Kepler's Last Light, and Its Towering Legacy

A salute to the space mission so good it made the discovery of far-out planets ... boring.

Exoplanets
NASA

A lot happened between these two pictures.

On the left is the "first light" of the Kepler Space Telescope. Dated April 8, 2009, it represents NASA's initial image from the planet-hunting telescope. Now, nearly a decade later, the agency has released Kepler's parting gift: its "last light" image, as seen on the right. It was taken on September 25, 2018, just before mission's end.

The pictures themselves don't say much. They represent Kepler's field of view, the parts of the sky it surveyed during a decade of uncovering planets and solar systems far beyond our own. Look closely, though, and you'll see how our world has changed thanks to what we learned about other ones.

The Delta II rocket that left Cape Canaveral in March 2009 to carry Kepler into space departed a planet with a different view of itself. Scientists had confirmed the discovery of the first planets beyond our solar system not too long before, in the early-to-mid 1990s. But the big questions about other worlds had to be answered with a shrug and a hypothesis. Are there other planets like Earth? Is our eight-planet solar system typical, or an outlier? Nobody could say with much certainty.

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NASA illustration of Kepler.
NASA

Anyone hoping for the existence of life beyond Earth didn't have much to go on, either. Before the Kepler mission, most known exoplanets were so-called hot Jupiters—megaworlds so huge and scaldingly close to their stars that any kind of life as we know it would be impossible. But in the years following first light, Kepler found stacks of new worlds—hundreds, and then thousands. To date, the mission has identified more than 5,000 planet candidates, with at least 2,600 of those .

Time would catch up to Kepler, as it does to us all. In 2013, NASA said two of the telescope's four reaction wheels—effectively high-tech gyroscopes used to stabilize the instrument—had failed. When a third broke, engineers had to make clever and strategic use of fuel while taking advantage of the physical pressure of sunlight to keep the telescope operational, this time in a secondary mission called K2 that searched for larger worlds. In October 2018, the telescope ran out of fuel, beaming back its last light before disappearing into the distance.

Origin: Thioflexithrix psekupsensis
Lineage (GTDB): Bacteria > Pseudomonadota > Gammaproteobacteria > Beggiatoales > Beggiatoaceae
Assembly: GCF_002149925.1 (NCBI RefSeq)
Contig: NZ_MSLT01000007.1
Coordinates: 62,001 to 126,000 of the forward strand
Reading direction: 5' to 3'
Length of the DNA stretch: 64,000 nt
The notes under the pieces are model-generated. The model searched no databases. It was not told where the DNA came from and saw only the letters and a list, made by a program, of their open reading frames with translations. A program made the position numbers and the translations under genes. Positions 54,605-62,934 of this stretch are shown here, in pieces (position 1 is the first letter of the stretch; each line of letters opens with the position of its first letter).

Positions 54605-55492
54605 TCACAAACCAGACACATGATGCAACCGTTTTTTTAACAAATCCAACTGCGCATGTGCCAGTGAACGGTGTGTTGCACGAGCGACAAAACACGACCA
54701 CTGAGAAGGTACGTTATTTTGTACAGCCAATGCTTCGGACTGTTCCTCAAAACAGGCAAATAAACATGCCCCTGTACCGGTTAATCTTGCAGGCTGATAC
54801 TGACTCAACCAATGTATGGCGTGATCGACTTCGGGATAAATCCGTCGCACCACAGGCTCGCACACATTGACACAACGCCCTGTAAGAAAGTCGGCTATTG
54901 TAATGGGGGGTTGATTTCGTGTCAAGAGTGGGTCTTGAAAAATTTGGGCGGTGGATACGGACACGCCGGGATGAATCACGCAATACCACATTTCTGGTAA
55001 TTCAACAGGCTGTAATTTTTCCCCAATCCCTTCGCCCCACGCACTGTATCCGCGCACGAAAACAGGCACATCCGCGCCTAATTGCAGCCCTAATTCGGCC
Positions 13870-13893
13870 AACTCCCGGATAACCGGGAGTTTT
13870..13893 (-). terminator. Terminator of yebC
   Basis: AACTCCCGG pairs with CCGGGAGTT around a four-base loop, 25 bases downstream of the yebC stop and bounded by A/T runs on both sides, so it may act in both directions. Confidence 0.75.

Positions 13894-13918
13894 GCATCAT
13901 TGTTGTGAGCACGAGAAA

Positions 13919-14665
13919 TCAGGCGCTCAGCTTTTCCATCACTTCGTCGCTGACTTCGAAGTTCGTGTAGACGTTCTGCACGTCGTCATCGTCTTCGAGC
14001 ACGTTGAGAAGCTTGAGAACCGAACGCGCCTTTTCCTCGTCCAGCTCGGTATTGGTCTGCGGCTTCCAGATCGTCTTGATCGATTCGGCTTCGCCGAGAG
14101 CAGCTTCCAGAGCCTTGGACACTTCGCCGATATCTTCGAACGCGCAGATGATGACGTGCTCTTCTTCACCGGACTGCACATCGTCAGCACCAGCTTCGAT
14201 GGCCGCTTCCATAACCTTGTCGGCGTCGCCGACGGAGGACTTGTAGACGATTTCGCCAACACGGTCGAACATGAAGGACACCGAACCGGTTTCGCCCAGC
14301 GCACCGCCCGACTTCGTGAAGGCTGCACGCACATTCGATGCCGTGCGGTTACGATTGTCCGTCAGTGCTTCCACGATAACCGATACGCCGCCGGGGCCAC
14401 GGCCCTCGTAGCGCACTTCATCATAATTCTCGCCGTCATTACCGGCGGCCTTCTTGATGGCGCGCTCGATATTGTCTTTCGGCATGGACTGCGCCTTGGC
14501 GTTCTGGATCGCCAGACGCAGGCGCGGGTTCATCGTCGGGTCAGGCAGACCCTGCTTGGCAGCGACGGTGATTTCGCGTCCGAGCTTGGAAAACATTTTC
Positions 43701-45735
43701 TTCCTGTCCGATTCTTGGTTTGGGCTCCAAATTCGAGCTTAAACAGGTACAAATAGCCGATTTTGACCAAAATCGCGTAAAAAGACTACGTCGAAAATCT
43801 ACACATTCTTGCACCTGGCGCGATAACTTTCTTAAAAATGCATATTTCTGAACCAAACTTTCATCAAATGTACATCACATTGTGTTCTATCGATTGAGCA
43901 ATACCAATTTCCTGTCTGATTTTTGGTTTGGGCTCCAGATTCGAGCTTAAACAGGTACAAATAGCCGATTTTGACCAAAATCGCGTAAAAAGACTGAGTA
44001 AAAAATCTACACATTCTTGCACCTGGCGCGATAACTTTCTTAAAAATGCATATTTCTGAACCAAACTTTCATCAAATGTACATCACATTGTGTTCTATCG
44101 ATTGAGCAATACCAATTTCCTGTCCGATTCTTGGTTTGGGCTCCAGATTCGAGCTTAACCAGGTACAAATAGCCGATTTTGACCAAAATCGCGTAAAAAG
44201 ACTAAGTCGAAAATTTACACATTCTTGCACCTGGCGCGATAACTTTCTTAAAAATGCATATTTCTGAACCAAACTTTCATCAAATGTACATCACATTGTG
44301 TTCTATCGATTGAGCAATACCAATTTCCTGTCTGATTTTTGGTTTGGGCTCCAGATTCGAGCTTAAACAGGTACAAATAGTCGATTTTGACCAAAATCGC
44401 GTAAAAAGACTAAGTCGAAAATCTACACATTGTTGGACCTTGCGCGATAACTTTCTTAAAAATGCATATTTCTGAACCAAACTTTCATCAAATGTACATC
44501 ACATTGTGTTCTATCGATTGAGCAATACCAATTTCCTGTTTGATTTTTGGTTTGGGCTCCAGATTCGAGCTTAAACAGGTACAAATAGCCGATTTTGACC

Kepler's legacy lives on in its successor, TESS, the Transiting Exoplanet Survey Satellite. Last April, a SpaceX rocket launched that mission to map 85 percent of the sky in the coming years and look for planets similar to ours, ones that could be prime candidates to hunt for extraterrestrial life. TESS could find many times more exoplanets than Kepler ever did.

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TESS first light, October 2018.
NASA/MIT/TESS

And yet, there is little buzz about the mission. With so many mind-blowing discoveries from Kepler and other telescopes over the past several years, the interstellar goalposts have moved. Where a few new planets once shook up our picture of our own place in the cosmos, data dumps about hundreds of newfound planets now elicit a yawn.

For now. TESS is up there in a highly elliptical orbit around Earth, beginning to rack up new planet candidates. Someday soon, perhaps it will send down data that will change everything again.

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